So does the term Multicultural Fiction mean anything? What do you think?

Read New York Times article written a month after above post.

Monday, September 28, 2009

Reverend Regina Sánchez

A while back, I wrote about my fictional character Grampa and how the octogenarian minister didn’t seem to want to leave. Reverend Regina from The Old Prophet’s House won’t leave either. Indeed, in the sequel Rejoice in Hope, I elevated her from a secondary to a primary character. I suppose a psychologist could have a wonderful time deciphering why, of all the disparate individuals living in my novels and short stories, the two who linger most are both ministers. Mind you, they couldn’t be more different. Grampa is a tradition-bound Episcopalian. Regina, having searched the world for a religion she likes and not finding one, creates a religion with the unlikely pairing of New Age/Buddhist thought and the charismatic practices of her childhood Pentecostal religion.

Perhaps the reason these two ministers remain with me is that they defy facile categorization. Grampa, almost a relic from a Victorian age, enthusiastically joins the 1960’s civil rights movement. Regina, to quote her husband Brian, “is a thundering Biblical prophet on the one hand and gentle New Age seer on the other.” To quote Charlyn Blake, another of my characters, the seriously overweight Regina, “seemed to float up the stairs, as if she were walking on air. Where does she get that grace?”

Perhaps my favorite passage about Regina is Brian's description of her at the piano:

"Regina struck the keys, playing dark, dissonant chords. Charlyn’s surprised gaze flicked back and forth between Regina’s hands and face.

Yes, Regina will surprise you, he could have told Charlyn. She sings like an angel, but watch out. She can also play like a demon.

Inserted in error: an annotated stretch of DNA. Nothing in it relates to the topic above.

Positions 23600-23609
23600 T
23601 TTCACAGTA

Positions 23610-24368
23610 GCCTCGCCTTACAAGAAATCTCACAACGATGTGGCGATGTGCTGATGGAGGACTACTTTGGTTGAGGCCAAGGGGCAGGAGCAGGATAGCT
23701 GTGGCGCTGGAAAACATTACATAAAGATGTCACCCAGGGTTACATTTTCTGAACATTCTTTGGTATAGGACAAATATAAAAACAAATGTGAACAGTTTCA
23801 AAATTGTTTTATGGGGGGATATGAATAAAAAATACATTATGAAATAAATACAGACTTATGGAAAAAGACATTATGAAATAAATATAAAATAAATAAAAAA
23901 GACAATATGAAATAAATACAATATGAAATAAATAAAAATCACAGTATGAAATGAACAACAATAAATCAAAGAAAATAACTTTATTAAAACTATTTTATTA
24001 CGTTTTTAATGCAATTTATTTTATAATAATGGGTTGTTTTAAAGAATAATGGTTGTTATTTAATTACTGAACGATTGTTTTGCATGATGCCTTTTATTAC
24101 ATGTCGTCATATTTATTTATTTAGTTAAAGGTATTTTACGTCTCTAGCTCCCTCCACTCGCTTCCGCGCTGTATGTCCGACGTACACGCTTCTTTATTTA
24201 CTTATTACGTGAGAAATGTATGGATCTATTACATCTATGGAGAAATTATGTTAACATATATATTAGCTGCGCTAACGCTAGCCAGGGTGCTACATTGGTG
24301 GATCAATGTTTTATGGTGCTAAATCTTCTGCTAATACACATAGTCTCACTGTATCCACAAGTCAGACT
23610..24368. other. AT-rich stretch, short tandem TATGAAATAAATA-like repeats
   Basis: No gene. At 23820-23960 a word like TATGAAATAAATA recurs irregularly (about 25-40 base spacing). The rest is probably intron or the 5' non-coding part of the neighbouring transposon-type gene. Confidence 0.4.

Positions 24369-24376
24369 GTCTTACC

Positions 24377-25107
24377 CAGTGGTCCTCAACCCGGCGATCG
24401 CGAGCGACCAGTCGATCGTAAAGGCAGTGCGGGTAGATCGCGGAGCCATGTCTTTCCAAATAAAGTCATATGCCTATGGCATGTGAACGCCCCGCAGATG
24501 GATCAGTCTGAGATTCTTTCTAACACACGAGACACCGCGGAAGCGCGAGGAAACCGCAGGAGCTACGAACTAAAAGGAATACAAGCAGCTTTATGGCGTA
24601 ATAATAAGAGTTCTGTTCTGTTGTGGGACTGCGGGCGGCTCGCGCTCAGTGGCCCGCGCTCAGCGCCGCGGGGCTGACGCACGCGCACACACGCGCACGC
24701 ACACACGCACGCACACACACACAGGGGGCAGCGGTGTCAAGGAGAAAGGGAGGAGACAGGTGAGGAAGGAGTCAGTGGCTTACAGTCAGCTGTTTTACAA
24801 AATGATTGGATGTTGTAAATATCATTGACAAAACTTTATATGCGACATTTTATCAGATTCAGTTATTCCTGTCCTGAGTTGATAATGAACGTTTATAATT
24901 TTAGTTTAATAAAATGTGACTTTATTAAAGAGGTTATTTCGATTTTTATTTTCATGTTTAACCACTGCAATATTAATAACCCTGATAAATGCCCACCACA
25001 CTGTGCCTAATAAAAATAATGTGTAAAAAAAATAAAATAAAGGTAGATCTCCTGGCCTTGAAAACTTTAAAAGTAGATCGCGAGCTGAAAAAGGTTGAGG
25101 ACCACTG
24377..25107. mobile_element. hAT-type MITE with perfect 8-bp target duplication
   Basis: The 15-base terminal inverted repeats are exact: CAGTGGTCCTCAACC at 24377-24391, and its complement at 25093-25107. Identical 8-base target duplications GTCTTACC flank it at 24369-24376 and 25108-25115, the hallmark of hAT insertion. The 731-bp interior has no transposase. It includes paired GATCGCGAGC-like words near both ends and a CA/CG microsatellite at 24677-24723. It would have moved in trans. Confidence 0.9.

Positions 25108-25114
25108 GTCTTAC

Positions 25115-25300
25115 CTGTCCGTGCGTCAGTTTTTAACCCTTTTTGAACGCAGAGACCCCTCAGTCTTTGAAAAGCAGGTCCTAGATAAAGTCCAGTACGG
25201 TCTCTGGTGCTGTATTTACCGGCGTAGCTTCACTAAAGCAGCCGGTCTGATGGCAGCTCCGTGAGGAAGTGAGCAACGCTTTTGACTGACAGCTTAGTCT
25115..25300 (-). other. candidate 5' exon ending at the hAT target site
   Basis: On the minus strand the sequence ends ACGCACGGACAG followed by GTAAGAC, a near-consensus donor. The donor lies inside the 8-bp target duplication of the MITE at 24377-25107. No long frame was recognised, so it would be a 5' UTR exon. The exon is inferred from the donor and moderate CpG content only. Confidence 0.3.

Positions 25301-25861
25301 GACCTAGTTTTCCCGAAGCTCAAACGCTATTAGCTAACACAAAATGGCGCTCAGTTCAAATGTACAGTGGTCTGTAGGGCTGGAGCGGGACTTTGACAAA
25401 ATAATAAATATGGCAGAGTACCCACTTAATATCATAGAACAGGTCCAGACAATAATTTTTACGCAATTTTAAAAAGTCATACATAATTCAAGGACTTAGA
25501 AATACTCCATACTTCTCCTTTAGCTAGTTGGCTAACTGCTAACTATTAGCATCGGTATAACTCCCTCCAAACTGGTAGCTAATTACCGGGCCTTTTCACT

The fire of her music blazed through the nave like the roar of a dragon. Brian reached the altar and stood by the piano, looking down at his wife. The crushing power of the chords, their potent dissonance—it was as if she were spewing out hellfire and damnation. There were no words, but he could still imagine their searing impact. God is merciful her earlier singing had said. God avenges, this mad, reckless playing seemed to assert. He asked himself, not for the first time, Who is this force of nature I’ve married?"

I honestly don’t know where my characters come from. I’ve never known anyone like Grampa or Reverend Regina. Yet, in the alchemical process that is novel writing, they have appeared in my writing and, yes, in my life. Both have made me reassess my beliefs and assumptions. If the stars in the publishing firmament align themselves appropriately, perhaps someday they will grace the lives of my readers, too.

Thursday, September 24, 2009

Hymns in My Fiction

Since my fiction frequently focuses on characters grappling with religious issues, it is not surprising that hymns show up at odd times. Until I did a global search, however, I had not fully realized how often two particular hymns appeared. “How Great Thou Art” and “Precious Lord, Take My Hand” appear in three of my novels. The other thing I discovered is that these and other hymns usually appear at pivotal moments in the story, usually when the protagonist confronts the pull of a childhood religion. That longing is best expressed by the following passage from Hidden Warriors. In it, the main character finds herself at a church service after a lifetime’s absence:

“The harmonies were ambrosial. I reveled in them even as I warded off the memories, but it was no use. I could bludgeon my lips into obedient stiffness, but my shallow breaths betrayed me.